MOUNT SHASTA, A Photo Novella for the Internet:

We don't see them much in the United States, but elsewhere in the world there is a long standing tradition of romance and adventure stories told with captioned, still photographs in magazine or comic book format; an early relative of the contemporary Graphic Novel. This long planned Photo Novella, MOUNT SHASTA, began to make its way on to the Internet in 2000.

Video streaming in those days was awful, with postage stamp sized, pixelated resolution and almost inaudible distorted sound, so it was decided to use Macromedia Flash, divide the work into Pages and Chapters and deliver it as a sort of "Chapter Serial".
Using Flash and a little bit of simple scripting, it was possible to get a following section or "Page" to preload in the background as each Page played. People with 56k, dial-up connections to the Internet were able to get this project to play well and at 640 x 480, television-like quality. I even received a treasured "pat-on-the-back" email from the young god of Flash animation design, Hillman Curtis

The first 3 Chapters were posted page-by-page on the old website in 2000.

Virtually all of the time available to me for art work (after working full time for money) was sucked up by the endless scanning, manipulating images and building these Flash files. Obviously I would have done everything in digital photography if were doing it today, but in 1999, a 3-megapixel digital camera cost $4000 with a crappy plastic lens. I was able to afford a $250 Pentax 35mm (film) camera, process color film cheaply at the drugstore, scan it using an HP PhotoSmart S20 film scanner (cost about the same as the camera). All those individual files were then run through PhotoShop for cropping and color manipulation and then into Flash.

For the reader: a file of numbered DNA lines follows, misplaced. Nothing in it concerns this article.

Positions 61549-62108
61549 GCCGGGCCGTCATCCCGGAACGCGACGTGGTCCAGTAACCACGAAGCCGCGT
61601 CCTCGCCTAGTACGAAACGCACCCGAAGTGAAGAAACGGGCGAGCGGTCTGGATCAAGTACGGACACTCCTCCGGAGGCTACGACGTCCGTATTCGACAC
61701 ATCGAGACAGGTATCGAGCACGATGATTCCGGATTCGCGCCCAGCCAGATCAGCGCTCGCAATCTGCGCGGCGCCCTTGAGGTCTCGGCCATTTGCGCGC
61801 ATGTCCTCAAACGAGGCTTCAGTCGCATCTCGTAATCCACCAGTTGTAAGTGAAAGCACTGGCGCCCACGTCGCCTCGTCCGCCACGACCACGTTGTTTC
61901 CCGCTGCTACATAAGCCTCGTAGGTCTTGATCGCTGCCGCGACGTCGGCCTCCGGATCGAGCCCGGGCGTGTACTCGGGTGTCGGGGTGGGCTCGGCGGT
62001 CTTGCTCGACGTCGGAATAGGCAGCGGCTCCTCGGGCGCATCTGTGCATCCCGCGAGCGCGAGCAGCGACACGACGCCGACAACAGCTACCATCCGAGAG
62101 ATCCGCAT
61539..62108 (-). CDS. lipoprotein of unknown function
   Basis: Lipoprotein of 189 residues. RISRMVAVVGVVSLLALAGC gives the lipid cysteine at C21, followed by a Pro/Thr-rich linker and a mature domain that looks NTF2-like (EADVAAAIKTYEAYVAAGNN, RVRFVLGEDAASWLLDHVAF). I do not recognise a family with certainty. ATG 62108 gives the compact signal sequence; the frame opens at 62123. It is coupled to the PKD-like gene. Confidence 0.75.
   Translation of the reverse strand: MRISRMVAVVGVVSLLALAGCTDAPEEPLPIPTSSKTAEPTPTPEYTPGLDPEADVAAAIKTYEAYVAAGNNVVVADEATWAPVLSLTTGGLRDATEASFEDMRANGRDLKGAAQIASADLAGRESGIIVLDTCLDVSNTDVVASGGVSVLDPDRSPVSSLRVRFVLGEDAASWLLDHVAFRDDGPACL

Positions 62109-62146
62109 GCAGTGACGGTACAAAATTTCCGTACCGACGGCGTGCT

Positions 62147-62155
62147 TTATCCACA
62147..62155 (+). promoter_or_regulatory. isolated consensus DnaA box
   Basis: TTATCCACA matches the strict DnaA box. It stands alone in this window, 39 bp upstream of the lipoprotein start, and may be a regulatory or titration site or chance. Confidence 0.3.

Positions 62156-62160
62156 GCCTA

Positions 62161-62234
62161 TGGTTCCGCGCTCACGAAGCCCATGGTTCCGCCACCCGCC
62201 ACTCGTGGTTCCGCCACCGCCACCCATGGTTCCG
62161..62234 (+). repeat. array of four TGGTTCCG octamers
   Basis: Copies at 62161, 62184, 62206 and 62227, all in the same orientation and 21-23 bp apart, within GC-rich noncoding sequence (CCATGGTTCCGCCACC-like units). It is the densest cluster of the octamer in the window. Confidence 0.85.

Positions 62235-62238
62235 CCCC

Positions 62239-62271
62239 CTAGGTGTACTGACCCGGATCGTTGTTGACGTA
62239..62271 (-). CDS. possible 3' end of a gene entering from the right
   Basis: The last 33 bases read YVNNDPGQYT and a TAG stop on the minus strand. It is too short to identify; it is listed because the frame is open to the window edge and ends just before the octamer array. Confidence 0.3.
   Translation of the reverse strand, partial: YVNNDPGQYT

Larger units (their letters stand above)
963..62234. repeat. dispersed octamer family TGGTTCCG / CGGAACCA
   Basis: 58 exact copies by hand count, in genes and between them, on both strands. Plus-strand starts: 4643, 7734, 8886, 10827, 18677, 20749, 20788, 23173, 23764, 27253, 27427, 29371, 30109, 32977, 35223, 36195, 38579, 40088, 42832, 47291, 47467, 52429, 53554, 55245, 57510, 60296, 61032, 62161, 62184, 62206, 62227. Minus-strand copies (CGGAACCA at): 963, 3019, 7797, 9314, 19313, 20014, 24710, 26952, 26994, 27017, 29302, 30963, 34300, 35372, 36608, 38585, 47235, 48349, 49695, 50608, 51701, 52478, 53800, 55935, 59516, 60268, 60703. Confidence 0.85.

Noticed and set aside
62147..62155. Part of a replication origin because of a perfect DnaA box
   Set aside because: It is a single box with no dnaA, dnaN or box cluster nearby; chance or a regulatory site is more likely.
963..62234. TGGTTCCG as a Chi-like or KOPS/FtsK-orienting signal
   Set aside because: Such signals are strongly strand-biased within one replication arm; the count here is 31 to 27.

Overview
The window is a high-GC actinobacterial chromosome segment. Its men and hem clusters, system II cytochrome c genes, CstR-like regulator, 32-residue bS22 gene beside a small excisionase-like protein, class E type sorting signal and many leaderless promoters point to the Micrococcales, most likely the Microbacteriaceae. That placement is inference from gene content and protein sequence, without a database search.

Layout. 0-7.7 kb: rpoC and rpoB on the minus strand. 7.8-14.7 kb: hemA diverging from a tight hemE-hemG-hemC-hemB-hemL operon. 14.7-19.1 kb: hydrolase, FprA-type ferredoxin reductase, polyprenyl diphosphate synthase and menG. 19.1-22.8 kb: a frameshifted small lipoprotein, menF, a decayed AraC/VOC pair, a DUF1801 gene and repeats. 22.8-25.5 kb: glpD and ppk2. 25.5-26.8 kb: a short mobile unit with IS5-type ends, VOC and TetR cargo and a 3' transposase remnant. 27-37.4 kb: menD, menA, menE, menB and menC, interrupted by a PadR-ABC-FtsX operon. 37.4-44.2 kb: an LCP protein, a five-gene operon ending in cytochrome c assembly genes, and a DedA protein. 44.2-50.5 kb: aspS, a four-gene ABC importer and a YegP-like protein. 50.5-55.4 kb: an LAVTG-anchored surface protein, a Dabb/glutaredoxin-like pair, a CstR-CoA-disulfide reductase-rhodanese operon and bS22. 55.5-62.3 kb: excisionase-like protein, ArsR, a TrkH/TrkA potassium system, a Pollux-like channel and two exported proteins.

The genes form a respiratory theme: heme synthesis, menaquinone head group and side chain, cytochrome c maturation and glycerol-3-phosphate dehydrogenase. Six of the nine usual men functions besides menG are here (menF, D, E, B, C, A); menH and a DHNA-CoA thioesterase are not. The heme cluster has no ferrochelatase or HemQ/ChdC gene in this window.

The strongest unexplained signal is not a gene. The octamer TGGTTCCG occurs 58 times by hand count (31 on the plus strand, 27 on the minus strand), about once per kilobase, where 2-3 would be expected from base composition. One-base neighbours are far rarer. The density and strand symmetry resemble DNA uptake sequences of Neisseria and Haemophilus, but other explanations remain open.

I know, I know... today we just do it all with our phone and plop it onto YouTube.

The actual climb took place in September of 2001 (the weekend before September 11th) and the work was completed at the end of 2001. There's a link to the Photo Novella HERE and on the menu above.

I am posting a few sample images from the very first pages that went online, here:

(Clicking on the image will enlarge it in a new JavaScript Popup window.)

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The other thing I was working on in 2000 was preparation for the upcoming Sonsbeek 9 International Sculpture exhibition in Arnhem, Netherlands; scheduled for June of 2001.
Several 3D models were constructed and I worked on images and drawings.
The first of these images below shows the initial presentation image (which actually got me the project) that I made using the "Age of Empires" game editor. The 3D model is just a sheet of foam core cut in a spiral of Fermat pattern, then carefully pushed through from underneath to make the extrusion.

drawing model model model